This is a sponsored column by attorneys John Berry and Kimberly Berry of Berry & Berry, PLLC, an employment and labor law firm located in Northern Virginia that specializes in federal employee, security clearance, retirement, and private sector employee matters.
By John V. Berry, Esq.
What constitutes hostile work environment is often confusing. Many employees often assume that general bad behavior exhibited by a supervisor or coworker constitutes a hostile work environment claim for purposes of filing an Equal Employment Opportunity (EEO) complaint.
Typically, an EEO complaint based on hostile work environment must involve actions taken as a result of discriminatory behavior. In other words, a hostile work environment involving a supervisor that is petty, obnoxious, mean, or otherwise terrible to work for, without the element of discrimination as the basis for the conduct, is not necessarily an actionable EEO hostile work environment case.
In general, employees can and do suffer from an unpleasant work environment for reasons other than unlawful discrimination. While such conduct is inappropriate and unfortunate, it may not provide a basis for an EEO complaint. In order to show a hostile work environment for the purpose of filing an EEO complaint, employees generally need to show that:
- The actions taken were discriminatory or harassing against them based on their race, religion, national origin, gender, age, etc.
- They were subject to harassment (verbal or physical) as a result of the discrimination.
- The discrimination is pervasive. In other words, it persists over time.
- The hostile behavior is severe.
- The employer knew or should have known about the discriminatory behavior.
Here are a few examples of a hostile work environment:
- An employee, who is an older woman, is subject to constant ridicule in the office by her supervisor for work-related mistakes due to her age. Her supervisor often makes comments that “she should retire.” The employee reports the situation to Human Resources, which does not address the issues, and the supervisor continues his/her harassing behavior.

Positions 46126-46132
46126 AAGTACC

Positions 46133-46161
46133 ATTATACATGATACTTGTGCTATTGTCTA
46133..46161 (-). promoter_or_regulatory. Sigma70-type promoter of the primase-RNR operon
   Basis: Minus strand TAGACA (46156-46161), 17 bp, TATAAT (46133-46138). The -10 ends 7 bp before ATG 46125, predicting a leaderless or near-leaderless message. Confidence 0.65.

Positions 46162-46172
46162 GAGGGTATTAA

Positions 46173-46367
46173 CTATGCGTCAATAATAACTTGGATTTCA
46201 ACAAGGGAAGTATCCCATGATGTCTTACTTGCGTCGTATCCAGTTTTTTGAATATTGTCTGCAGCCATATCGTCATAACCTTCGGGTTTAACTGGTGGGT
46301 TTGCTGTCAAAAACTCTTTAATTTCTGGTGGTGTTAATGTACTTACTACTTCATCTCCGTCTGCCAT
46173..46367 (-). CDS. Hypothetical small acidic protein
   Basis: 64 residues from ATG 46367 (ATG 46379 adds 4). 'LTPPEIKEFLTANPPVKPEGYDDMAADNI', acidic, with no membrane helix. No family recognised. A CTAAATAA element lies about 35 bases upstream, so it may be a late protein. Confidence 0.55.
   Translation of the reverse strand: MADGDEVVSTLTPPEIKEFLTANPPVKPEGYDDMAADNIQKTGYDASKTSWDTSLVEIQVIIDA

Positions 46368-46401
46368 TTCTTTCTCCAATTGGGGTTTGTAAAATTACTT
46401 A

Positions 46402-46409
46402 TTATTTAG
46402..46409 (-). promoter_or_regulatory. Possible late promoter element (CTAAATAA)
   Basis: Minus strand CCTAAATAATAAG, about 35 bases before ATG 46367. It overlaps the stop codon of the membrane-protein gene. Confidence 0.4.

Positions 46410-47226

- An employee, who is African-American, is subject to repeated offensive racial comments at work by a supervisor in front of other employees. The employee takes the matter to the employer’s president who declines to take action. The supervisor continues his/her discriminatory behavior.
- An employee, who is female, is consistently asked out on dates by a co-worker even though she has politely declined the requests. The employee then begins to receive notes on her office door from the co-worker with inappropriate remarks. She reports the situation to her manager and Human Resources, which takes no action in the matter, and the harassment continues.
The examples of different types of a hostile work environment are too numerous to cite, but the harassing behavior has to involve discrimination based on race, religion, gender, national origin or other protected categories. Again, if a supervisor or co-worker is hostile, mean or even engages in bizarre behavior, it may not rise to the level of an actionable EEO hostile work environment case.
If you need assistance with an employment law issue in Virginia, please contact our office at (703) 668-0070 or at www.berrylegal.com to schedule a consultation. Please also like and visit us on Facebook at www.facebook.com/BerryBerryPllc.